Maria Bauman

Maria Bauman (she/her) is a Brooklyn, NY-based multi-disciplinary artist and community organizer from Jacksonville, FL. Since 2009, she creates bold and honest artworks for her company MBDance, based on physical and emotional power, insistence on equity, and fascination with intimacy. In particular, Bauman’s dance work centers the non-linear and linear stories and bodies of queer people of color onstage. She draws on her long study of English literature, capoeira, improvisation, dancing in living rooms and nightclubs, as well as concert dance classes to embody interconnectedness, joy, and tenacity.

Before beginning her own company, Bauman danced with Urban Bush Women and was associate artistic director of the company as well as director of education and community engagement. She has both learned much from and added much to UBW's entering, building and exiting community methodology. She has also danced jumatatu poe & Donte Beacham, Nia Love/Blacksmith's Daughter, jill sigman/thinkdance and apprenticed with the Bill T. Jones/Arnie Zane Dance Company.

Bauman was recently recognized with a Bessie Award for Outstanding Production for her choreographic work on Saul Williams's The Motherboard Suite, and this follows the Bessie she won in 2017 for Outstanding Performance with the Black dance improvisation group Skeleton Architecture. Currently, she is an Urban Bush Women Choreographic Center 2.0 Fellow, as well as a member of the Bessies Selection Committee and a mentor with Queer Art Mentorship.


Bauman is also a community organizer and co-founder of ACRE (Artists Co-creating Real Equity) which is built on the foundation of The People's Institute for Survival and Beyond's anti-racist community organizing principles. Organizing to undo racism informs her artistic work and the two areas are each ropes in a Double-dutch that is her holistic practice.

Dr. William R. Jones Archive Residency Inaugural Fellow | July 5 - 16, 2022

Dr. William R. Jones Archive Residency

MANCC is initiating a new archive residency program in honor of the late Dr. William R. Jones with Maria Bauman, multi-disciplinary artist, artistic director of MBDance, and community organizer, as the inaugural Fellow.

Dr. William R. Jones, an internationally recognized and celebrated activist, scholar, philosopher, theologian, and educator taught at Florida State University from 1977–‘99 in the Department of Religion and founded FSU’s African American Studies Program in 1977–‘78. The idea of this new residency program developed during Darrell Jones’ year-long FSU Alumnus Fellow residency at MANCC in 2020-’21. Darrell, a performer, choreographer, tenured faculty member at The Dance Center of Columbia College in Chicago and Dr. Jones’ son, spent his time in his yearlong residency furthering his archival research around the work of his late father. Darrell’s thinking has been highly influenced by his father’s line of research; where Dr. Jones tools were often words and speech, Darrell's are cellular, embodied, and expressed mainly in the physical and three-dimensional world. (See mancc.org/artists/darrell-jones/). This new program is intended to provide other dance artists of color with aligned interests access to these singularly important and influential archived materials to inform their creative work as well.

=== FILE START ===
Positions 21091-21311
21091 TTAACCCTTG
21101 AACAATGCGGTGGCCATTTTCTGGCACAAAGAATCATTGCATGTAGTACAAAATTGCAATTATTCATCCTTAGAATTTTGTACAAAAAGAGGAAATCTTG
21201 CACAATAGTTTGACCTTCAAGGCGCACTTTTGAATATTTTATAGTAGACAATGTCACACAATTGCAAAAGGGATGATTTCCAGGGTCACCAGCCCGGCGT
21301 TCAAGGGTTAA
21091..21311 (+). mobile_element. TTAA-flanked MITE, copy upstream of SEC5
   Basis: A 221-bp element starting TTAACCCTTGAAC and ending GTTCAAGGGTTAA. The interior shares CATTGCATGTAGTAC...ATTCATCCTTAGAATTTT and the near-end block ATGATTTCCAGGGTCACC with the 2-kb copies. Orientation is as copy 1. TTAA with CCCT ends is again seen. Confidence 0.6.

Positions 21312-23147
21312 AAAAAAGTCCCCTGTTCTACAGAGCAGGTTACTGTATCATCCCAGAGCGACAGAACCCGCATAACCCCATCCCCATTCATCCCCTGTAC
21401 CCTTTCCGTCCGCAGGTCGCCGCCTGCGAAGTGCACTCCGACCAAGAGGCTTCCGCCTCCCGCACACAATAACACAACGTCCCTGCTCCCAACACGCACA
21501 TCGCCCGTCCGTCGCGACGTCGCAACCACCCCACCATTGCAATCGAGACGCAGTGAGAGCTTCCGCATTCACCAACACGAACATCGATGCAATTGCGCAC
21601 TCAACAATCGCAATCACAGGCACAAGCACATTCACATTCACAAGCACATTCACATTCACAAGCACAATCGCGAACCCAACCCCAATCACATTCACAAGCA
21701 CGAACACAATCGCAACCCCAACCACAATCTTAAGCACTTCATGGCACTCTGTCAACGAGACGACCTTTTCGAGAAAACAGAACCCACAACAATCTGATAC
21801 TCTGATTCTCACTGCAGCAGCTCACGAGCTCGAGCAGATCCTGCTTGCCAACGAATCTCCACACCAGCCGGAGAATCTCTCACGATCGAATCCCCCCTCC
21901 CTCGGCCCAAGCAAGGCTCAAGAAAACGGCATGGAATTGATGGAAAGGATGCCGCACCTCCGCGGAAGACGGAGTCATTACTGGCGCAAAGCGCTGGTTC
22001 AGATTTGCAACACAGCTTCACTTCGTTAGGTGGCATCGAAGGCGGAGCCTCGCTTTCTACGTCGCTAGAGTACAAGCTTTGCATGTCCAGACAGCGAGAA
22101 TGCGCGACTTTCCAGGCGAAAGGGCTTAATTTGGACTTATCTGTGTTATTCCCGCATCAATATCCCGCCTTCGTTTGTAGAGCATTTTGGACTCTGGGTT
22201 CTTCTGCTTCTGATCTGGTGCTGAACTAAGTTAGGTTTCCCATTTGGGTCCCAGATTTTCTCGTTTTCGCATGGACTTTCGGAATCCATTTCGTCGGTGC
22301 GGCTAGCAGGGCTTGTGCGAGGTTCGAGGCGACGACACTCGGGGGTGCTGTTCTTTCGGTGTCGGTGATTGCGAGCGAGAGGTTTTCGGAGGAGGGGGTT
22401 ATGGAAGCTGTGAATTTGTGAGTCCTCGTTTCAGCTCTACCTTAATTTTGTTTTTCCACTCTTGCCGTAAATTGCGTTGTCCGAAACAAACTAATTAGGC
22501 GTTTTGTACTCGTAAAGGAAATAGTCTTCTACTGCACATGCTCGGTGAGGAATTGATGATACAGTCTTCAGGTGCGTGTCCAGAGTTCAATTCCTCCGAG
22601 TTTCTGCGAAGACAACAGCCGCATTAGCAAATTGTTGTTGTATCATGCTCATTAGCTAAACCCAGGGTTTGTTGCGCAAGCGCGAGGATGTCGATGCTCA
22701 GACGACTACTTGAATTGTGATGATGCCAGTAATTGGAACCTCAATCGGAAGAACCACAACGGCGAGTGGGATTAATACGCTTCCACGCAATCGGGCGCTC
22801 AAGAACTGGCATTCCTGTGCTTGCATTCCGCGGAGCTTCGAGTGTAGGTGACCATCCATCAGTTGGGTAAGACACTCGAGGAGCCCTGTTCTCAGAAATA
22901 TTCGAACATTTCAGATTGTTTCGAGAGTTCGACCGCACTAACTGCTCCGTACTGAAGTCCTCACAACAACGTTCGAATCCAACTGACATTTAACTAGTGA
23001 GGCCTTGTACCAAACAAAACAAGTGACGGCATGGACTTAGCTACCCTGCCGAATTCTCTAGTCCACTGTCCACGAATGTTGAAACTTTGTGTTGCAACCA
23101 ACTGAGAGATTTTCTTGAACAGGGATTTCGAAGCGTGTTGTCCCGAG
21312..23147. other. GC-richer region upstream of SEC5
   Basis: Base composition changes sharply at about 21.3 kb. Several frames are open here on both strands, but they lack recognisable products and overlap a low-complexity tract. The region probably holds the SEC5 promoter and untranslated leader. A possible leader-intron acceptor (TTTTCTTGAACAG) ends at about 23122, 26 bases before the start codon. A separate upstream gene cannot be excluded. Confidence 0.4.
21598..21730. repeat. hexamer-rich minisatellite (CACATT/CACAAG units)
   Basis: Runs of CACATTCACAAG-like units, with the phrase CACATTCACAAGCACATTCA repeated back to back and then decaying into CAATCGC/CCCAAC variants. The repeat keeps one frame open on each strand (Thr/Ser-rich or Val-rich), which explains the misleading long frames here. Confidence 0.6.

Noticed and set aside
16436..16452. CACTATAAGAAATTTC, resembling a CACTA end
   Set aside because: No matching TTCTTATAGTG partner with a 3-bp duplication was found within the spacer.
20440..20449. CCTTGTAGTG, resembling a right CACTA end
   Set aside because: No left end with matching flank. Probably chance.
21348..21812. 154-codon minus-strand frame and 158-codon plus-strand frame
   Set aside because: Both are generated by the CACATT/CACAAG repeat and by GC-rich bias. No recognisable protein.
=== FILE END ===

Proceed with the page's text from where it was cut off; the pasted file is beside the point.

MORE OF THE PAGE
As the inaugural Fellow for the Dr. William R. Jones Residency, Maria Bauman will be coming to MANCC with her collaborators and Embedded Writer and MANCC alumnus jumatatu poe to investigate her own relationship with Dr. Jones as a former student, as well as engage with Dr. Jones’ extensive collection of archived materials on oppression, theology, philosophy, and Black existentialism. Dr. Jones dedicated his lengthy career to the analysis and methods of oppression, and to working with others in their anti-oppression initiatives.

While in residence, Bauman and her collaborators will explore Dr. Jones’ JOG and JAM tools of analysis - the Jones Oppression Grid and the Jones Analytic Model - developed by Dr. Jones in service of investigating frameworks of oppression, in addition to various embodied practices inspired by his pedagogy. These include the task of “looking with your eyes,” a call to look beyond the narratives and conventions of the oppressor to help see the truth of their actions, “Watch the hips, not the lips,” and the physicality of grappling with and stripping back that echo throughout Dr. Jones’ conceptual work.

MANCC is partnering with FSU Libraries’ Special Collections & Archives along with the College of Fine Arts and School of Dance and Religion Department, with Darrell Jones as advisor, in utilizing the archives as a key resource for the study of religion, theology, and ethics, and how dance as a meaning making creative process can draw inspiration from all these areas of study. These FSU entities are working together to strengthen networks for the study of African American and Africana Religions in the US Southwest by providing research residencies for three academic scholars to engage with Dr. Jones archive.

Likewise, MANCC, as an embodied research center, will annually invite a choreographer of color to propose a project utilizing Dr. Jones archives as a key resource. A January ’23 Conference at FSU in memory of Dr. Jones’ intellectual and activist legacy will include presentations by these research projects including MANCC’s Inaugural Fellow Maria Bauman.

The Dr. William R. Jones Residency at MANCC and the Embedded Writer Program is supported, in part, by The Mellon Foundation.

   

Collaborators in Residence: Audrey Hailes [Associate Artistic Director, Olivia Mozie, Rhapsody Stiggers [Dancers], jumatatu poe [Embedded Writer]

World Premiere

Ronald K. Brown

The Equality of Night
and Day (TEND)

June 29 - July 3
Jacob's Pillow Dance
Festival (MA)

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